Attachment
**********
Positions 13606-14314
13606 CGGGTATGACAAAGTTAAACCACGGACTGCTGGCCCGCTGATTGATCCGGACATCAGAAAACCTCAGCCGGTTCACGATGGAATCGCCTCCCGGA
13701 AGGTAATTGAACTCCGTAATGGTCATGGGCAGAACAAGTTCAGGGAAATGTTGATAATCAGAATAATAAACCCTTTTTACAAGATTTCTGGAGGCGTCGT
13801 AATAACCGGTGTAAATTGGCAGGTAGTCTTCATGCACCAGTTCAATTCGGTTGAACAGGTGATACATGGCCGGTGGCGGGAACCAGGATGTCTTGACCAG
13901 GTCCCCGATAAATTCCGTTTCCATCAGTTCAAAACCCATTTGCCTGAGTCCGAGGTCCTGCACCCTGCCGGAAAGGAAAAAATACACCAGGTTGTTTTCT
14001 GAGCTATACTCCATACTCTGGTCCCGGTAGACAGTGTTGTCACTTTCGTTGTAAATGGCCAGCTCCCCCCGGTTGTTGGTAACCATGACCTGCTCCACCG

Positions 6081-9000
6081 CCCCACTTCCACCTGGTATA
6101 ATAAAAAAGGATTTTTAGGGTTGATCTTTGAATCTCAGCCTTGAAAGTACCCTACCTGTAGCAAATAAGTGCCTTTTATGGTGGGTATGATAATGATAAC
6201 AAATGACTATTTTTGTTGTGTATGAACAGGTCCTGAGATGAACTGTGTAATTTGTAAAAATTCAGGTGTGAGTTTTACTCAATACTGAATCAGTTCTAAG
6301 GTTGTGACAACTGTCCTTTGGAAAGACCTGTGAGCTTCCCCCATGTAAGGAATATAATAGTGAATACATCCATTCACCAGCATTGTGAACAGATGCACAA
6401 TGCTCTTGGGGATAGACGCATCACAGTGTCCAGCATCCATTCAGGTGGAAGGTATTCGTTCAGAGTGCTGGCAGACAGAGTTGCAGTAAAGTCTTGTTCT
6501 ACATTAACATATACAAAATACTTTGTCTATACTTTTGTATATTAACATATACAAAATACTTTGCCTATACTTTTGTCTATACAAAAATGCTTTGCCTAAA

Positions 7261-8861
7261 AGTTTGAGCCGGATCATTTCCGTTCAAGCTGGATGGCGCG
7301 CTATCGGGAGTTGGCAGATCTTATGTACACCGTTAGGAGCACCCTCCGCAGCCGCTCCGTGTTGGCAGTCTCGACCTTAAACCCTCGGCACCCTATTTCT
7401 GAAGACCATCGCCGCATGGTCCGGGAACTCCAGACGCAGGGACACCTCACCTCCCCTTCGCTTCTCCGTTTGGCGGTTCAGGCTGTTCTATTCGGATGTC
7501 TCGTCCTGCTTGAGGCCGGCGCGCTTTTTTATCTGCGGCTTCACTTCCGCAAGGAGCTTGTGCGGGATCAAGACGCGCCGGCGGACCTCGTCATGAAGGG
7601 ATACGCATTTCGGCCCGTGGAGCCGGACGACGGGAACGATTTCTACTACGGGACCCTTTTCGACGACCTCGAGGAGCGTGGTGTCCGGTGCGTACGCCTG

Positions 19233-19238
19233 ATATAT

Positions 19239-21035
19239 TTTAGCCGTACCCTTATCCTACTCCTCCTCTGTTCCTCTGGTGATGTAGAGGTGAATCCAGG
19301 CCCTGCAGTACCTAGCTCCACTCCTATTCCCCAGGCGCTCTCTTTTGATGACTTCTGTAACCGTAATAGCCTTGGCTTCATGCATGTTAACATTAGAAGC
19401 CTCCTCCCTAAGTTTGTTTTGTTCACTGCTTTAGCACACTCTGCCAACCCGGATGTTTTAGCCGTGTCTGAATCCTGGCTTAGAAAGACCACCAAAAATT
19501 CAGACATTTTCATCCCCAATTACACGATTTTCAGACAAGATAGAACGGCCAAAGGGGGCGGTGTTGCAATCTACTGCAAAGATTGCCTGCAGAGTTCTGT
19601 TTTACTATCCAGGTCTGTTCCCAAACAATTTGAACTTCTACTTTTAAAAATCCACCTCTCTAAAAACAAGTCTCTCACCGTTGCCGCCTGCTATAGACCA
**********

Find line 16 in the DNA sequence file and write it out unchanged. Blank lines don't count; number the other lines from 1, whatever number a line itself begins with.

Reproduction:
7301 CTATCGGGAGTTGGCAGATCTTATGTACACCGTTAGGAGCACCCTCCGCAGCCGCTCCGTGTTGGCAGTCTCGACCTTAAACCCTCGGCACCCTATTTCT